Denmark is following Iceland in the cause to eradicate Down syndrome. In 2016 alone, the number of Down syndrome babies diagnosed in the womb: a not-so-fantastic four.
According to LifeNews, the Danish government denies that their policies seek to wipe Down syndrome babies off the planet. The country's ambassador to Ireland, Carsten Søndergaard, told an Irish committee set on debating their country's legalization of abortion that Denmark has no direct policy to kill Down syndrome babies.
“In 2016, there were four children born in Denmark with Down’s syndrome after prenatal diagnosis and there were 20 children born with Down’s syndrome diagnosed after birth,” Søndergaard wrote to the Irish committee.
“In general it should be noted that it is not the policy of the Danish health authorities to eradicate Down’s syndrome, but it is their duty to provide the pregnant woman with the best possible basis for her to make her own decision about her pregnancy,” he continued.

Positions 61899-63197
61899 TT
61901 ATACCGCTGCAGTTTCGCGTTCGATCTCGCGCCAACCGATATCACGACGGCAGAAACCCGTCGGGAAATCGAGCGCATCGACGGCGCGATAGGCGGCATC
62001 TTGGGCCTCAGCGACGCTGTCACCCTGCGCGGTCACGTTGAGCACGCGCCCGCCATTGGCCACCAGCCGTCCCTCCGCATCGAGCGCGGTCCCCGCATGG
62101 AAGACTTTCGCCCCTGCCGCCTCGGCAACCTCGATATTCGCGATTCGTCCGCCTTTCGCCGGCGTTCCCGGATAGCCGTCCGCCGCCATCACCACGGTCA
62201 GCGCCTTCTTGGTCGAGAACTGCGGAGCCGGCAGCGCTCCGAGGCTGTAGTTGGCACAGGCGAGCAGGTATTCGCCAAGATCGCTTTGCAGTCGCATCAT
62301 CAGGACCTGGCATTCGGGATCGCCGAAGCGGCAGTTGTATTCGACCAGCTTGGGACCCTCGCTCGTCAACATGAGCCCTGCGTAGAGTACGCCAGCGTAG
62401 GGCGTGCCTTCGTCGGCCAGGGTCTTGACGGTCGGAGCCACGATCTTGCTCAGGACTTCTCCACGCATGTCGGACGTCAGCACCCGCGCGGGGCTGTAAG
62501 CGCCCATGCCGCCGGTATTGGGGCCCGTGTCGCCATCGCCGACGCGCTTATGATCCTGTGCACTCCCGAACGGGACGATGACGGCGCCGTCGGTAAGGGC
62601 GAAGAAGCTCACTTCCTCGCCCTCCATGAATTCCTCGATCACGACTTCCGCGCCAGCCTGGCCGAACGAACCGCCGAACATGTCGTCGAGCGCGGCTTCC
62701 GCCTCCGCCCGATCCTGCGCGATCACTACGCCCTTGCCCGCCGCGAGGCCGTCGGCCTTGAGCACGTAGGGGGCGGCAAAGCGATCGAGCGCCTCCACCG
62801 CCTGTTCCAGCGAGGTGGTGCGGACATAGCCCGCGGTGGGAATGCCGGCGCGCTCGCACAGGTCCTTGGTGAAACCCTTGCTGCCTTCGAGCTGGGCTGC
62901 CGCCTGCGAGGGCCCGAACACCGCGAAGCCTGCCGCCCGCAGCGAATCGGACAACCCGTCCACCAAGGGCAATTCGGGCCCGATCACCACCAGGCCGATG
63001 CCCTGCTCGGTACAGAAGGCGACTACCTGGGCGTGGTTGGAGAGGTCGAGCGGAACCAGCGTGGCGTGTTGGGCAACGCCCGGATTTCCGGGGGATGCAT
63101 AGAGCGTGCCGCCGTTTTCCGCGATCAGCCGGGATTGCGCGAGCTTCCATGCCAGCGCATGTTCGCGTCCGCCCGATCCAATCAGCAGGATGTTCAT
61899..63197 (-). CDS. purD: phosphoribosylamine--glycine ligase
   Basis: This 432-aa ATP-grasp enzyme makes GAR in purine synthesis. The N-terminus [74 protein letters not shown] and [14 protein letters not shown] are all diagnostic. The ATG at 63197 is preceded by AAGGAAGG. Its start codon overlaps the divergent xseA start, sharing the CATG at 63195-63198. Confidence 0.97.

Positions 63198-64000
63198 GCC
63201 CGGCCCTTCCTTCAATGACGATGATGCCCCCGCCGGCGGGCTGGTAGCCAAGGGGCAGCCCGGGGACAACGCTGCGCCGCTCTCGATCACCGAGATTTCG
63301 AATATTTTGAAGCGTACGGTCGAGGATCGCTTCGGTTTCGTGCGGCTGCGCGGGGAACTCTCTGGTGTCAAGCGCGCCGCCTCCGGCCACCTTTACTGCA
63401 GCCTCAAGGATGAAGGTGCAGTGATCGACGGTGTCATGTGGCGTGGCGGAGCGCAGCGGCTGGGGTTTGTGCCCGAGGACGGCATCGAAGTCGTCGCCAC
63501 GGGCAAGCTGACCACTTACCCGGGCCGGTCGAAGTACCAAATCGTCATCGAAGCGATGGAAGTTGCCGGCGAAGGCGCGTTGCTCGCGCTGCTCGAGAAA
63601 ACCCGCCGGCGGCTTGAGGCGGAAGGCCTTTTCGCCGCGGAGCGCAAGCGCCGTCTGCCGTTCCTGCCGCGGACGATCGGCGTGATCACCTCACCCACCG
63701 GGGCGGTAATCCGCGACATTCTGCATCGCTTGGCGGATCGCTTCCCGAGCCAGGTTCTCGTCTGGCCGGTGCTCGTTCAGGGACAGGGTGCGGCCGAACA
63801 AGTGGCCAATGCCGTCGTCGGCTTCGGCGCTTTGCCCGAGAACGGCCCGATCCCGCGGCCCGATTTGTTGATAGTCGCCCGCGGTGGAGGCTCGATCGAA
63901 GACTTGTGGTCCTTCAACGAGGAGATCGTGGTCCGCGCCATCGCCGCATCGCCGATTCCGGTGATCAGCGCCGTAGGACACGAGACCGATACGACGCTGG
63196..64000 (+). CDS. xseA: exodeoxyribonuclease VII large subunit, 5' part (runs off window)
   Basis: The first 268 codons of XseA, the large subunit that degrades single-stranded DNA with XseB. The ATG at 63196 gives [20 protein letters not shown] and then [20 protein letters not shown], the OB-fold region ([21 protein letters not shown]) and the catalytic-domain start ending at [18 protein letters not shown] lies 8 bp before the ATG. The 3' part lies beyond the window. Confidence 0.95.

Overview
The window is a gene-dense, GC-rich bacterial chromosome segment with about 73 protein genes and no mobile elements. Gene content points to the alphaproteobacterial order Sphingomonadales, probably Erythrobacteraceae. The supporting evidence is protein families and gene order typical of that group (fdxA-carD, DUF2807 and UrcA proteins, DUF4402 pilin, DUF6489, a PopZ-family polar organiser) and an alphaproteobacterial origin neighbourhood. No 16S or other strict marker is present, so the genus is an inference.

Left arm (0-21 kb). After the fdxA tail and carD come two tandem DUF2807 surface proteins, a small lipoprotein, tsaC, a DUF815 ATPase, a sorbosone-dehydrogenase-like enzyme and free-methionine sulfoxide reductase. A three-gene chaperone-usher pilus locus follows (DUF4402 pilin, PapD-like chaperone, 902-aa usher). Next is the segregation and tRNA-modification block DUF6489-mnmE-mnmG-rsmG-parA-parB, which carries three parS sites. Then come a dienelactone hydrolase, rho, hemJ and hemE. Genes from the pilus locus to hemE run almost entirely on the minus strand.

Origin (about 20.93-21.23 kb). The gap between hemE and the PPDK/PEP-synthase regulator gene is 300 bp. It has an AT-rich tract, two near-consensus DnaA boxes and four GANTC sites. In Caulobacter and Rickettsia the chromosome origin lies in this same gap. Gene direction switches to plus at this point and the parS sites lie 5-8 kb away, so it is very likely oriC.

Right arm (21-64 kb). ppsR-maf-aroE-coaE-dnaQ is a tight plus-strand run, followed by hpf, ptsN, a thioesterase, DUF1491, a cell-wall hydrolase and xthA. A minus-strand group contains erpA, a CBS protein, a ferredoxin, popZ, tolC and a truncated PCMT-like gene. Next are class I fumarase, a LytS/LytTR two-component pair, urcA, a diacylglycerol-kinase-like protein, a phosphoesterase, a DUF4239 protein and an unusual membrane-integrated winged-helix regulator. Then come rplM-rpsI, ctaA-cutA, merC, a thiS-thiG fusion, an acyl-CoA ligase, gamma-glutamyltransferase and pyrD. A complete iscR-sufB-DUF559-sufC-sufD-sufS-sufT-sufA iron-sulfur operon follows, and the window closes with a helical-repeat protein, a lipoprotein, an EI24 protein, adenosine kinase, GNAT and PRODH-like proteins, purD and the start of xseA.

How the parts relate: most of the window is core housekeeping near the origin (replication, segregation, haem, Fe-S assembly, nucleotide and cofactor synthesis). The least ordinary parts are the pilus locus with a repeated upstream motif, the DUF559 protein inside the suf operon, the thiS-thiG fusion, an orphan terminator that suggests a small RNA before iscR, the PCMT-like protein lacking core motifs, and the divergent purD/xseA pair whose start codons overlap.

His statement essentially boils down to this: Denmark does not specifically target Down syndrome babies, but it does not prevent mothers from deciding their fates.
While Denmark has stricter abortion laws than the United States, allowing abortion only in the first 12 weeks, they do allow for later abortions for women whose babies have been diagnosed with certain defects that won't look so rosy on the family Christmas card — Down syndrome among them. On the statistics, LifeNews has more:
In 2014, the Danish government reported 98 percent of unborn babies who tested positive for Down syndrome were aborted.
This massive discrimination against unborn babies with disabilities has prompted some U.S. states to pass laws prohibiting abortions on unborn babies with disabilities. Indiana became the second state to prohibit abortions based on an unborn baby’s disability in 2016, following North Dakota in 2013. A similar bill also currently is moving through the Ohio legislature.
In the neighboring country of Iceland, the eradication of Down syndrome babies has reached near 100%. France has gotten in on the race too; most recently, the country banned a television commercial featuring Down syndrome children because it upset the mothers who previously aborted them.